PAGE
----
WHAT YOU NEED TO KNOW:
- The dairy industry is not happy with the popularity of many plant-based or dairy alternatives on the market.
- Products from plants such as soybeans, almonds, coconuts and other non-dairy products are called “milk” even if they don’t “lactate.”
- The Food and Drug Administration (FDA) is being pressured by some in the food industry to impose “standards of identity” for plant-based products and regulate the ability to label them as “milk.”
Food and Drug Administration Commissioner Scott Gottlieb explained that the current FDA “standards of identity” reference “milk” to a lactating animal. He also confirmed, during the POLITICO Pro Summit on Tuesday, that the standards have not been implemented.
“An almond doesn’t lactate, I will confess,” Gottlieb said.
Chris Galen, a spokesman for the National Milk Producers Federation, said in a statement on Tuesday that the “NMPF welcomed Gottlieb’s recognition today that the labeling practices of many plant-based dairy imitators violate long-standing federal standards.”
“The marketing of non-dairy imitators must comply with federal standards of identity, and consumers should not be misled that these products have the same nutrition as real milk, yogurt, cheese and other actual dairy products,” NMPF CEO Jim Mulhern said in the statement.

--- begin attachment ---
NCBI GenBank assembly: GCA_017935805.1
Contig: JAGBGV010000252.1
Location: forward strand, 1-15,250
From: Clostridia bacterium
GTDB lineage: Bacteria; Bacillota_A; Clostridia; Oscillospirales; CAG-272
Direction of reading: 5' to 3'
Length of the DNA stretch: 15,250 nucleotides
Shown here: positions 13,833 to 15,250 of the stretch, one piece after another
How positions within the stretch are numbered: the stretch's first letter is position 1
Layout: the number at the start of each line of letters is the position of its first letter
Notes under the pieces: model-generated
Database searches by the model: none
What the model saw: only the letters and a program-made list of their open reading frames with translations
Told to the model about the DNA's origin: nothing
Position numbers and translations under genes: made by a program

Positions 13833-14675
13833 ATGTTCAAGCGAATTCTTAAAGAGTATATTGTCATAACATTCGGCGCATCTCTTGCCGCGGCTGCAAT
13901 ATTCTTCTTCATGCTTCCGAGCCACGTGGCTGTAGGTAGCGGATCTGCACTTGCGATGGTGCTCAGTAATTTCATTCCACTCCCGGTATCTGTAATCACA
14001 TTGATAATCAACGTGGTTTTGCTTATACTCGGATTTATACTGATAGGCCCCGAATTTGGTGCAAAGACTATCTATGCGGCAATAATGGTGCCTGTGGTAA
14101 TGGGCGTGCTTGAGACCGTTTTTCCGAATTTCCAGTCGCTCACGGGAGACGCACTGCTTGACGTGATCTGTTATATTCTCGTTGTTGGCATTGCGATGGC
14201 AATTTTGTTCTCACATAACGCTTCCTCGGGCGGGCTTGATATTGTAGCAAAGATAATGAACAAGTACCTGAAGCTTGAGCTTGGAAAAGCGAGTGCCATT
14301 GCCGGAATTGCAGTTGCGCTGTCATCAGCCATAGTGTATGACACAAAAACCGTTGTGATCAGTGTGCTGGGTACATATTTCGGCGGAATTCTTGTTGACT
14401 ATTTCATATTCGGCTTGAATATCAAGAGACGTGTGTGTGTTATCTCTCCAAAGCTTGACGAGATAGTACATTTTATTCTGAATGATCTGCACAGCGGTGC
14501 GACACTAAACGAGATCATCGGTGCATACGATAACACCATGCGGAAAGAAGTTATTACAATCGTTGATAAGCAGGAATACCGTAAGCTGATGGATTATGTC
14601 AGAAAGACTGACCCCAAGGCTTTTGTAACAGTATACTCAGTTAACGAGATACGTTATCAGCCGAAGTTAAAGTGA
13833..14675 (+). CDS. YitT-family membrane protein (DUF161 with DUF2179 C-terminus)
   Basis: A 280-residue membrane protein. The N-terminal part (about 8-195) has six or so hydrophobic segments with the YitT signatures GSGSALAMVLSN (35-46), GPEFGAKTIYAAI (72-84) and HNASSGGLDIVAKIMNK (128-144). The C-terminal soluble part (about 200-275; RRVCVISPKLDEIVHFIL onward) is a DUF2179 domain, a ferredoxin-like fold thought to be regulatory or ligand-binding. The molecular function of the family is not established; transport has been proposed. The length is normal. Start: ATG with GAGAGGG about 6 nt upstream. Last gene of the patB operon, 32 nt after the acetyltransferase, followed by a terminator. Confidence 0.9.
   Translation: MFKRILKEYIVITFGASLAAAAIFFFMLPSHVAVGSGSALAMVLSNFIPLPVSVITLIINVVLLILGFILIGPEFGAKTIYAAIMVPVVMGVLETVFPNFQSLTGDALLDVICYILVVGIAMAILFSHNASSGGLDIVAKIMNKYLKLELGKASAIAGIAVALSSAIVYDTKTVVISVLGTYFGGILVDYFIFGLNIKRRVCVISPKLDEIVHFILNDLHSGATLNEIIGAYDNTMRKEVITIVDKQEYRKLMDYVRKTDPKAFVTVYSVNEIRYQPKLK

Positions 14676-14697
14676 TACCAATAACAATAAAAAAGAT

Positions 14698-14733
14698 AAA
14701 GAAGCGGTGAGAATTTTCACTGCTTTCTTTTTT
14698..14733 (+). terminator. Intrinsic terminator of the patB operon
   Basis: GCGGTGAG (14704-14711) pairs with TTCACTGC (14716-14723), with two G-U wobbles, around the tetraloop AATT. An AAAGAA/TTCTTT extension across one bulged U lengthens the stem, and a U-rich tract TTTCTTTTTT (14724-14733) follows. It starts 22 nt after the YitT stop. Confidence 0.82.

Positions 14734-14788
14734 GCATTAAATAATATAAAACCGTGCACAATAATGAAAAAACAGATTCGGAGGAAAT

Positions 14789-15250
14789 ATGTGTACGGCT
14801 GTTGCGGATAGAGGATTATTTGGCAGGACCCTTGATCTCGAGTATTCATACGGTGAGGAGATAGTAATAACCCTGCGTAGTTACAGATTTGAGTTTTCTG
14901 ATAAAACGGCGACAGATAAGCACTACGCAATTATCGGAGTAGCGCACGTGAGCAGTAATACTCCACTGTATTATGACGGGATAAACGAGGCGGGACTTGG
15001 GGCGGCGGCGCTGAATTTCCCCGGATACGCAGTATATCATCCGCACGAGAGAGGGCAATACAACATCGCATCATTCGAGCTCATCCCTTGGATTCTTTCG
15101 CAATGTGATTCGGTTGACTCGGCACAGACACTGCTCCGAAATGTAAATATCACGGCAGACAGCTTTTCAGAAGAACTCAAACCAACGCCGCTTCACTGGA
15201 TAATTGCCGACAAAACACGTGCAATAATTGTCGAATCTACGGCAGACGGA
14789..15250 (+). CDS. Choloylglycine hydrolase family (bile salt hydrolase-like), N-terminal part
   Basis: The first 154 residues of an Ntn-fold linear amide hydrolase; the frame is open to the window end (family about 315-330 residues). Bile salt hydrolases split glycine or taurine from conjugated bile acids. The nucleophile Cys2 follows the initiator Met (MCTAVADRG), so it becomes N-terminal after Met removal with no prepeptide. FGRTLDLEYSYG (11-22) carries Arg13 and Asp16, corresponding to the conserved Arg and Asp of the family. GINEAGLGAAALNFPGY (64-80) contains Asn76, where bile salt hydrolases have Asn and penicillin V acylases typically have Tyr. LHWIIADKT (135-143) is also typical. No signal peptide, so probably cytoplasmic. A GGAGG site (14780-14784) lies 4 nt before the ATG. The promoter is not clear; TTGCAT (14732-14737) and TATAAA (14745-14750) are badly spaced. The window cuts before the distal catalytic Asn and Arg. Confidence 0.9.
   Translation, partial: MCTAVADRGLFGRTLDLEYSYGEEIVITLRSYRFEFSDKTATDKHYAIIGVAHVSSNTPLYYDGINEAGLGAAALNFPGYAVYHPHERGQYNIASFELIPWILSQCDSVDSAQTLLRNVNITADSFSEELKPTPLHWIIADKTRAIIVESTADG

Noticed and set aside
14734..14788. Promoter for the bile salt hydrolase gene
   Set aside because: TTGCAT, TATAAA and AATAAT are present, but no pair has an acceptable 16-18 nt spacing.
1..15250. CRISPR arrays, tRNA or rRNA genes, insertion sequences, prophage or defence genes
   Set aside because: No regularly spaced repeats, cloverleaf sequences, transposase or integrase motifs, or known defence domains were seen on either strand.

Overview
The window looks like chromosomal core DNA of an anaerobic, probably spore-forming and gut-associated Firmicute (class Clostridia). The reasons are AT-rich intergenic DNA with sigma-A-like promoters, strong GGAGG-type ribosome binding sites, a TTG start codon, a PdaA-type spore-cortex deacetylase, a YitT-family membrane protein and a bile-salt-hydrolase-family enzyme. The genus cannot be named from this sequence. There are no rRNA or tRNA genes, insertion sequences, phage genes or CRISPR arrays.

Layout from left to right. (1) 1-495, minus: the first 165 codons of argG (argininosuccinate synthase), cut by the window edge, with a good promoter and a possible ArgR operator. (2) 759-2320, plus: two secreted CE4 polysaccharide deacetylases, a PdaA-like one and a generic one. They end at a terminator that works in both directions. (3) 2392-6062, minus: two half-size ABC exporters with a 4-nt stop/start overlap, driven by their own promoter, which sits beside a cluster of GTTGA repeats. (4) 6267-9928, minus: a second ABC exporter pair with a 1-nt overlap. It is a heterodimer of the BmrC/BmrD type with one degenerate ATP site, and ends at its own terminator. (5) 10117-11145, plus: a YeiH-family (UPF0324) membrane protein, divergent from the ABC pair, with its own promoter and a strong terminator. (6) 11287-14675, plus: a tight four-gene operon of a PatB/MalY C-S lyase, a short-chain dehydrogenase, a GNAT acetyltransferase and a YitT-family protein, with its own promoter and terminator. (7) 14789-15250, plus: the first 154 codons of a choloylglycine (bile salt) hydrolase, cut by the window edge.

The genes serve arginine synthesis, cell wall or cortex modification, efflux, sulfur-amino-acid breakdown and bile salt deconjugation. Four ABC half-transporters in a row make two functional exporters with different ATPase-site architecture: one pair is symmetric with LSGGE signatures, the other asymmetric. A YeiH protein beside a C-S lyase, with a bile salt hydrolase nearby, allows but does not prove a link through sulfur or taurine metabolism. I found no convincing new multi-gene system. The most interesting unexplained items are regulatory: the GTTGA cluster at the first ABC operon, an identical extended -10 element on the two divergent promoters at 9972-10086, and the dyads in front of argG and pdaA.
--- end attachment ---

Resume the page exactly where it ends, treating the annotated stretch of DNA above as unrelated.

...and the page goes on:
The Good Food Institute, a nonprofit organization, welcomed Gottlieb’s statement hoping it would bring clarity to the issue.
“We are in complete support of Commissioner Gottlieb’s desire to ensure that consumers are informed, to foster competition on behalf of more nutritious foods, and to modernize the standards of identity,” said the organization in a statement.
“Almond milk and soy milk are the most clear (sic) and best terms for describing those products,” the institute added.
According to a Renub Research study that was published early this year, the Dairy Alternatives Market is expected to exceed $34 billion in sales by 2024 due to “increasing consumer awareness for lactose-free food products.”
Gottlieb said the FDA will open a docket “very soon” and ask the public for help in developing a guidance document that would enforce the new standards.
Considering the challenges ahead, the commissioner estimates the process to take about a year.
“Invariably we’re gonna get sued probably as well because if you open our standard of identity, it talks about a lactating animal but if you open a dictionary, it talks about a milk coming from a lactating animal or a nut,” Gottlieb said.
It is not yet determined whether the new enforcement would really refuse these plant-based products from being called “milk.”
“We do have a standard of identity and I do intend to enforce that,” Gottlieb declared.
Source: ABC News